Armstrong Creek - Frequently asked questions

Common questions about Armstrong Creek.

What planning processes will be used to achieve the vision?

The urban growth zone has been approved to all land within the Urban Growth Boundary previously zoned as farming.

The application of the urban growth zone does not, by itself, allow urban use and development to proceed. The urban growth zone is essentially a holding zone which reserves land for future urban development. The provisions of the urban growth zone reflect those of the farming zone, while allowing a small number of pioneering uses to be approved prior to the approval of a Precinct Structure Plan.

The urban growth zone applies different provisions to land depending on whether a Precinct Structure Plan applies. A Precinct Structure Plan applies when it is incorporated into the planning scheme.

Once development and a precinct is underway, the urban growth zone will be translated into an appropriate standard zone, for example: Residential 1 zone, Business 2 zone.

What is a Precinct Structure Plan?

In the urban growth zone, Precinct Structure Plans are the key documents that trigger the conversion of non-urban land into urban land allowing for permits to be issued for the subdivision and development of land for urban purposes. A Precinct Structure Plan is included in the Planning Scheme via a standard Planning Scheme Amendment process.

There are seven precincts in the growth area and each precinct will require a Precinct Structure Plan.

A Precinct Structure Plan is a long term strategic plan that describes how a precinct will be developed. Once a Precinct Structure Plan is approved, permits can be issued for subdivision and development.

Council will be following the lead of the Growth Areas Authority, which is the Authority responsible for delivering 37 Precinct Structure Plans in Melbourne’s growth areas.

What Precinct Structure Plans have been approved?

5 precincts have been approved:

  1. C207 - North East Industrial Precinct

  2. C214 - East Precinct

  3. C240 - West Precinct

  4. C259 - Horseshoe Bend Precinct

  5. C267 - Town Centre Precinct

What if I already own land in the growth area?

What is the staging plan for the development of land?
There is no staging plan for the growth area. Precinct Structure Plans will include staging.

When is the right time for me to sell my land in the growth area?

We cannot advise on this issue. Land owners will need to seek their own advice outside of Council.

My land is currently zoned Residential 1/ Industrial 1, can I develop the land?

It is suggested that you contact Council’s Statutory Planning Department on 5272 4456 to discuss your property.

Can land outside the Armstrong Creek urban growth boundary be developed?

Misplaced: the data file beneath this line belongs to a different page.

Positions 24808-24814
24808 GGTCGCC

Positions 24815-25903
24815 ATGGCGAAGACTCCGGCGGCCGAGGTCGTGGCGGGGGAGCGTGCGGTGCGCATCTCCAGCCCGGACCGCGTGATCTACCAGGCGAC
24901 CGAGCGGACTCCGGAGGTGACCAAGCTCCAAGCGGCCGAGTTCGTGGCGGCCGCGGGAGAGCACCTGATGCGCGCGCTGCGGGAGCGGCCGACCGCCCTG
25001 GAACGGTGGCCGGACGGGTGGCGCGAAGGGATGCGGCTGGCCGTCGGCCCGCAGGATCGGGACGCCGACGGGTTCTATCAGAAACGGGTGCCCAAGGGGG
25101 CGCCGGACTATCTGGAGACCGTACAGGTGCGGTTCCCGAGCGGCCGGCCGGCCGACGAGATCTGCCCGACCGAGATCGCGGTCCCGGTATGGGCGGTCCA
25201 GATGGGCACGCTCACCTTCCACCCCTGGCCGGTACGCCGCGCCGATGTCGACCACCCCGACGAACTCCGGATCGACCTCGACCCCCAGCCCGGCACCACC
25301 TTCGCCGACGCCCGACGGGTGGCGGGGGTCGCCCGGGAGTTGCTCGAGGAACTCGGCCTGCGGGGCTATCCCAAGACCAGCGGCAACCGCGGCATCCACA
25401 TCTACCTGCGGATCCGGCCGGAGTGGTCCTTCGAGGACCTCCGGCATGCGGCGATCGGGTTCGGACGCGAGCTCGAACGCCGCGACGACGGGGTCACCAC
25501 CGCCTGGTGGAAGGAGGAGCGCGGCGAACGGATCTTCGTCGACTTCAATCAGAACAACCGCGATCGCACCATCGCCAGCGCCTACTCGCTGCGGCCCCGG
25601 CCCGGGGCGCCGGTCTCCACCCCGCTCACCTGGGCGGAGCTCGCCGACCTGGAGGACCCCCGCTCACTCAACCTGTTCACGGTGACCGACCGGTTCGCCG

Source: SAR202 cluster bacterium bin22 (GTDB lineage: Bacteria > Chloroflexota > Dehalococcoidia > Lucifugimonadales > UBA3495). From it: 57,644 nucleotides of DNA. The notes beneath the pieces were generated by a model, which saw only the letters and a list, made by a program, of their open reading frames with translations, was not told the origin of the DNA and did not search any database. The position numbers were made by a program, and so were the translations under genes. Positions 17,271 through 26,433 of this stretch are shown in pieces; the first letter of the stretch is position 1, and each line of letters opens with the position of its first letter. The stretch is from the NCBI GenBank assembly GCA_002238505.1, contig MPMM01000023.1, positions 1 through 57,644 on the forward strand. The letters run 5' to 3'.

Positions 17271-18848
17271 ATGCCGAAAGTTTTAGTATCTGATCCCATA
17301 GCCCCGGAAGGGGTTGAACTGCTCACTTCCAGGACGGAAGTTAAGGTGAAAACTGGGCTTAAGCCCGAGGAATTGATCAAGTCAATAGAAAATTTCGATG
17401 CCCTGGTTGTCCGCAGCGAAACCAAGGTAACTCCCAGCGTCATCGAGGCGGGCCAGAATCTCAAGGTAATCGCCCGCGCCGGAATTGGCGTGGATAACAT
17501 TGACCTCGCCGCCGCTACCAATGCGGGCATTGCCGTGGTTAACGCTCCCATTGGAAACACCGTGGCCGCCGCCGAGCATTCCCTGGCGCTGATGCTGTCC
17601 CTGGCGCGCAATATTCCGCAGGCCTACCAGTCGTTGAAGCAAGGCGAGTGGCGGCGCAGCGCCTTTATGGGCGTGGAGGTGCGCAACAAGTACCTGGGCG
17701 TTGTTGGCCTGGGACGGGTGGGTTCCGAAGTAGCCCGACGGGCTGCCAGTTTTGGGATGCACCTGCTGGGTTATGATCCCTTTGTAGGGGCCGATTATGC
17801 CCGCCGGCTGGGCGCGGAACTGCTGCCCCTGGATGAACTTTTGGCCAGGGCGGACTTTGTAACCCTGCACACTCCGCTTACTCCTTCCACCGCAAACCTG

The majority of land to the south of the Urban Growth Boundary is located in the Farming Zone. It is suggested that you contact Council’s Statutory Planning Department on 5272 4456 to discuss your property.

How long will it take to develop all of Armstrong Creek?

It is anticipated that the growth area will be fully developed within 10 - 25 years depending on regional and state housing growth rates.


Is there any hobby farm land planned?

No hobby farm type land will be provided in the growth area. Geelong Council has nominated rural living nodes (hobby farm land) at Lovely Banks, Lara and Wallington.

How can I obtain contract work in the growth area?

Roads, footpaths, lighting, park land, housing lots and other infrastructure will be constructed by developers rather than Council. As such, contractors should contact developers to ascertain whether any contracting opportunities exist.

How will my Council rates be affected?

How are Council Rates calculated?
Rate are calculated based on property valuations in accordance with Council’s published Rating Strategy and the Local Government Act 1989. The City of Greater Geelong, like many other Councils has determined that capital improved value is the basis for the calculation of rates. More about your rates.


How is the valuation of my property determined?

Council is required to undertake a general property revaluation every two years in accordance with State Government legislation.  Learn more about your property valuation.

How does the change in zoning affect my valuation?

A zoning change may not immediately affect the valuation of a property. It is only when the zoning change is reflected in the sales prices for property sales in the area that the valuation will be affected. Where there is speculation buying the land valuation may increase before the rezoning is completed. The valuations determined by the valuers reflect the highest and best use of the land. In cases where the potential land use is changing, the sales values used to determine the land valuation can reflect the new use of the land.

For example, where land zoning changes from farming to residential it is possible that the sale value of the property will reflect the value as subdivisional land. The site value may increase out of proportion with the capital improved value of the property. In this case the value of past improvements made to the land may become inconsequential.

In some areas of Armstrong Creek where land is capable of subdivision, and sales to developers have occurred, the land will be revalued as potential sub divisional land rather than residential or farm land.

When will my rates increase?

Council valuations and rates will change in line with changes to sales values, not necessarily immediately in line with zoning. Please refer to the property valuation page above for more information.

How can I find out more about my property rates?

Contact us to discuss you rates further. 

Print Page last updated: Thursday, 15 September 2016